Vidisha, Gyaraspur & Udaygiri Caves - The historically rich circuit!
Vidisha near Sanchi is an antique town that has played a significant role not only in Ramayana and Meghdoot but also during the golden era of Mauryas and Guptas. Put together in the fork of the Betwa and Bes rivers, Vidisha district is an embodiment of numerous historical treasures. Just a few kilometres from the city situated the Udaygiri Caves and Gyaraspur, two of the supreme ancient sites to discover.
Get drenched into the ethereal splendour of Madhya Pradesh’s serenest yet unexplored heritage circuit of Vidisha, Gyaraspur and Udaygiri Caves situated near the capital city, Bhopal.
Vidisha - A region of ironic heritage
Once known as Besnagar, the town of Vidisha was ruled by the emperor Ashoka and it was named after his wife Devi (Vedisa-Mahadevi) who was a daughter of a rich merchant hailing from Vidisha. She practiced Buddhism and was also the reason behind the construction of the great Sanchi Stupa. Apart from having many Buddhist monasteries nearby, the Vijaymandir (Bijamandal) of the 11th century is a unique addition to the temples of Vidisha which was converted into a mosque in 1682. Today, the ruins of the property are conserved amid trimmed lawns and protected by the Archaeological Survey of India (ASI). The District Archaeological Museum here has an eclectic collection of earliest antiquities dating back to 9th century. On the outskirts of Vidisha, stands the quaint Heliodorus Pillar dedicated to the God Vishnu, set up by a Greek named Heliodorus who said to have adopted Hinduism and became a disciple of Lord Vishnu. Today, the pillar is worshipped by the locals as “Khamba Baba”.
Udaygiri – A village known for its caves
Go about five kilometres from the west of Vidisha and you will be welcomed by a group of 20 caves called Udaygiri caves. Carved out of the sandstone hill in 4th-5th centuries, there are shreds of evidence found in the form of Brahmi inscriptions which indicates that the caves were excavated during the rule of Gupta King, Chandragupta II. Cave 5 has the most prominent and celebrated sculpture of Lord Vishnu, which depicts his incarnation as Varaha or boar, rescuing the Earth goddess from the demon Hiranyaksha who took her in the deep ocean.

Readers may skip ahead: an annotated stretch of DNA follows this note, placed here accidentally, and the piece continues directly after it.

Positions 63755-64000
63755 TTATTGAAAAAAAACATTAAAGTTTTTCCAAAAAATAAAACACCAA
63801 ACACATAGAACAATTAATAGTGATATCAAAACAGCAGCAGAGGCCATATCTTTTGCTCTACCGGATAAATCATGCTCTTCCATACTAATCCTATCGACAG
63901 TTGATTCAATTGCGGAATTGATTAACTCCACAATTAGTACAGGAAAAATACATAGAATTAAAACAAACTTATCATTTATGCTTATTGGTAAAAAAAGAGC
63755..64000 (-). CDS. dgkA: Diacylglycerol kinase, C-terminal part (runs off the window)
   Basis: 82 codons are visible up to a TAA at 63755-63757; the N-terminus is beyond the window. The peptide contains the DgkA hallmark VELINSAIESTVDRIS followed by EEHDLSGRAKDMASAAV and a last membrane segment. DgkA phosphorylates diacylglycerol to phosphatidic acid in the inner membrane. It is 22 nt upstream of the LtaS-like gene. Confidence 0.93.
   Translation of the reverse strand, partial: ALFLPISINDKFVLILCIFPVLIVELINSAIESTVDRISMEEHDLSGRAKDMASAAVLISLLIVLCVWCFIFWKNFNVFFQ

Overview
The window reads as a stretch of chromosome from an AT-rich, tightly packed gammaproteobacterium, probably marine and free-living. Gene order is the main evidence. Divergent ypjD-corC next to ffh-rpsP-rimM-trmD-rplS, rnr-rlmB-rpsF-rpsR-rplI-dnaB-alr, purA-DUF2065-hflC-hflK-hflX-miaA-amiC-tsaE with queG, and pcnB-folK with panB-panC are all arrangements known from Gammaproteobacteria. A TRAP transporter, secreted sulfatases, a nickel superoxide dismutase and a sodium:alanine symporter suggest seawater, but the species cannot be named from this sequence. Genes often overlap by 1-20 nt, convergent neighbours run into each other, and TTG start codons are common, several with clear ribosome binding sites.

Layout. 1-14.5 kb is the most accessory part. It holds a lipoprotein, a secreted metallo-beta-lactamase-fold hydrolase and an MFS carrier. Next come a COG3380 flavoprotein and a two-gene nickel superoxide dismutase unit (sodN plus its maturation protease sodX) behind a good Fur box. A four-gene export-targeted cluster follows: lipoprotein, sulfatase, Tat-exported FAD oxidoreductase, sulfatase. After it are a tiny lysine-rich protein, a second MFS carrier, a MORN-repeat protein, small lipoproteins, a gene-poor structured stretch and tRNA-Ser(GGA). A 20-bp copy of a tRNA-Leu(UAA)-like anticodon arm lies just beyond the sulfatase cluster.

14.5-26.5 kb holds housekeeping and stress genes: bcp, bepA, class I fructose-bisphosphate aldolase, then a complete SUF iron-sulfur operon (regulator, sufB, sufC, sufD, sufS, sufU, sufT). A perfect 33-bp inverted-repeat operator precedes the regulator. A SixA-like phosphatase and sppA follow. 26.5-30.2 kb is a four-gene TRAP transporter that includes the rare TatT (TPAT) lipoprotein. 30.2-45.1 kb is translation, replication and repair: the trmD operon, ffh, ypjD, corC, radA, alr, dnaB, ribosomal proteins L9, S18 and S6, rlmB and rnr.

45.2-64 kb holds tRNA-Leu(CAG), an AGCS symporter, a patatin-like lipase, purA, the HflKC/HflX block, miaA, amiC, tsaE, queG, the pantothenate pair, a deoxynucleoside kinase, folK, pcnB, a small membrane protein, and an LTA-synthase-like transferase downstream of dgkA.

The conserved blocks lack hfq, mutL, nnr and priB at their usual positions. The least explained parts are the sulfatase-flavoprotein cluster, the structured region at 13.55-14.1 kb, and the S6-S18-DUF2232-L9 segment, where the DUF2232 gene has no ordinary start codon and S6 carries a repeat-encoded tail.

Gyaraspur – A place that kept alive the antiquity with its beautiful ruins
Gyaraspur is another great addition to the district of Vidisha, the town originates its name from a fair which was once organised here during the eleventh month, denoted as gyaras. The architectural splendour includes Maladevi temple which is standing on a hill slope dating back to the 9th century. Midway down the hill from the shrine is the Hindola Torana, part of a once-glorious temple of Vishnu. The town is home to numerous other ancient ruins including the precisely elaborated Athkhamba (eight pillars) and Chaukhamba (four pillars). Just 1.6 km from Athkhamba, lies a Buddhist Stupa datable to 8th-9th century AD which is presently taken care by ASI. Another structure still stands here is the Bajramath temple which was assumed to be a Hindu temple that later became a Jain worship site.
A tour to these places will surely acquaint tourists with the monumental edifices left behind by the various dynasties. Monsoon is the ideal time to unfold the rich historical and cultural legacy of central India.